With their major-label debut, Three Dollar Bill Y'All, Limp Bizkit quickly rose to the top of the alt-metal subgenre known as "rapcore." Part of the reason the band stood out from their peers was their kinetic, frenzied energy. They might not have many original ideas -- they are largely an outgrowth of Korn, Faith No More, and the Red Hot Chili Peppers -- but they do the sound well. They have a powerful rhythm section and memorable hooks, most of which make up for the uneven songwriting. Then again, you're not looking for perfection on a debut -- you're looking for a promising sound, and on that front, Limp Bizkit deliver.

tags: limp bizkit, three dollar bill yall, ya'll, $, 1997, 3 dollar,

Limp Bizkit - Significant Other (Special Edition) (1999)

*Contains a bonus disc with 3 live tracks.
Country: U.S.A
Genre: Nü-Metal, Rapcore
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© 1999 Flip/Interscope Records
AllMusic Review by Stephen Thomas Erlewine
Limp Bizkit made their reputation through hard work, touring the hell out of their debut album Three Dollar Bill Y'All and thereby elevating themselves to the popularity status of their similarly rap-inflected, alt-metal mentors Korn. With their second album, Significant Other, they come close to reaching Korn's artistic level; at the very least, it's considerably more ambitious and multi-dimensional than Three Dollar Bill. Limp Bizkit, of course, hasn't abandoned their testosterone-overloaded signature sound, they've just built around it. There are flourishes of neo-psychedelia on pummeling metal numbers and there are swirls of strings, even crooning, at the most unexpected background. All of it simply enhances the force of their rap-metal attack, which can get a little tedious if it's unadorned. Not so coincidentally, the enlarged sonic palette also serves as emotional coloring for Fred Durst's lyrics. He broke up with his longtime girlfriend -- his Significant Other, if you will -- during the writing of the album, and his anguish is apparent throughout the record, as almost every song is infused with the guilt, anger, and regret that was churned up in the wake of separation. That, however, gives the impression that this is an alt-metal Blood on the Tracks. It's not. Nevertheless, it does have more emotional weight than Three Dollar Bill, along with more effective, adventurous music. More importantly, it balances these new concerns with trace elements of their juvenile humor along with the overpowering aggro rap-metal that is their stock in trade. Which makes it a rare artistic leap forward that will still please audiences that just want more of the same.

tags: limp bizkit, significant other, special edition, 1999, flac,

Limp Bizkit - Chocolate Starfish & The Hot Dog Flavored Water (2000) ☠

Country: U.S.A
Genre: Nu-Metal, Rapcore
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☠: Selected by Lass
© 2000 Flip/Interscope Records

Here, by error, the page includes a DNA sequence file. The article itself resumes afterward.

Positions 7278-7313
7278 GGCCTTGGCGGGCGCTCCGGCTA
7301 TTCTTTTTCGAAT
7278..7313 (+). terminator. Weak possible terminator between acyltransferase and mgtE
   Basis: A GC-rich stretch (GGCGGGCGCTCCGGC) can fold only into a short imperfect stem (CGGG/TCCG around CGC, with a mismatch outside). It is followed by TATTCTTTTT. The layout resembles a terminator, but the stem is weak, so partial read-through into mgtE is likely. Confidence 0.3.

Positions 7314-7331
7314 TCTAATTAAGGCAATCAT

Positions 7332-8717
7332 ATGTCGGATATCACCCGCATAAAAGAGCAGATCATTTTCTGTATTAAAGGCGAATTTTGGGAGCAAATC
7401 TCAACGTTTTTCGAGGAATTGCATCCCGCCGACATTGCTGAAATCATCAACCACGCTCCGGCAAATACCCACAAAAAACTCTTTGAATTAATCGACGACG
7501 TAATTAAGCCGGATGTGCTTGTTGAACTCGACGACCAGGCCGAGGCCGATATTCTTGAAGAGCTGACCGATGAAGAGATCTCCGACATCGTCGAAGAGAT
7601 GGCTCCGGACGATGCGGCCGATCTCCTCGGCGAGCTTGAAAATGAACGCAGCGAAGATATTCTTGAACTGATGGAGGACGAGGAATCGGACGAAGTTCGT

AllMusic Review by Stephen Thomas Erlewine
Let's start with the title, not only the winner for the Billy Corgan award for ludicrous monikers, but a title, like Mellon Collie and the Infinite Sadness, that's a winking acknowledgement that the group knows what its stereotype is. Smashing Pumpkins knew everybody thought they were tragic romantics; Limp Bizkit know everybody believes they're juvenile vulgarians, so they're ready to prove 'em right. And how do they do that? With a title that's defiantly vulgar but, more revealingly, embarrassingly awkward. The scatological meaning of Chocolate Starfish and the Hot Dog Flavored Water is obvious to anyone who's graduated junior high, but it stumbles over its punch line, winding up as more bewildering than funny or offensive. But it doesn't stop there, or with the sickly cover art, since hot dogs and chocolate starfishes become lyrical themes on the album. Clearly, Limp leader Fred Durst takes some pride in his ass and dick joke, since he repeatedly uses it to illustrate the one theme of the album, namely how nobody understands him, especially in Limp Bizkit's year of success after 1999's Significant Other. He may occasionally attempt to frame his rage as us versus them, as on "My Generation," but he winds up bringing everything around to himself. Envision a Use Your Illusion where Axl Rose felt compelled to rewrite "Get in the Ring" for every song, just to make sure that you, dear fan, realize that he's persecuted and thank the lord above that you're there to understand him. And that's it. There's nothing else to the record. If the band supported him with sheets of noise, terrifying guitars, monstrous rhythms, or even a hook every now and then, Durst's narcissism may have been palatable, but the group pretty much churns out the same colorless heavy plod for each song. Combined, Durst's self-pitying and the monotonous music give away that the band bashed Chocolate Starfish out very quickly -- it's the sound of a band determined to deliver a sequel in a finite amount of time. Since Bizkit have never relied on song or studiocraft, it shouldn't come as a surprise that neither is in evidence here, but the problem is they're fishing in a shallow pool. Previously, they had pent-up rage on their side, but here, the music sounds rote -- when it gets louder, it signifies nothing, it just gets louder -- and Durst can see no farther than his past year. That past year may have been a whirlwind of success and fame, but that doesn't stop him from dwelling on the people that have said bad things about him, nearly ignoring those who (somewhat justifiably) argued that he helped stoke the fires as Woodstock '99 in favor of the "critics that don't get it," which includes a whole song sniping at labelmate Trent Reznor. Now, undoubtedly, there are some fans that will empathize with Durst, but the question is, will it really resonate with them? After all, everyone feels rage after being dumped by their significant other, but does everyone live in a world where they feel like they're attacked on all sides? Come to think of it, they do, but Durst's vision on Chocolate Starfish is so insular, it's hard for anyone else, even his bandmates, to come inside. [Chocolate Starfish and the Hot Dog Flavored Water was also released in a "clean" version containing no profanities. This basically guts the record, especially "Hot Dog" where "f*cking up" is used upward of 50 times, but parents should be reassured that there's this option on the market. But they should consider this -- not one profanity is used sexually, it's all an expression of rage or slang. After a while, the cursing isn't even noticeable, since it's so omnipresent it winds up signifying nothing. It's just part of the midrange hum, like the drums and droning guitars.]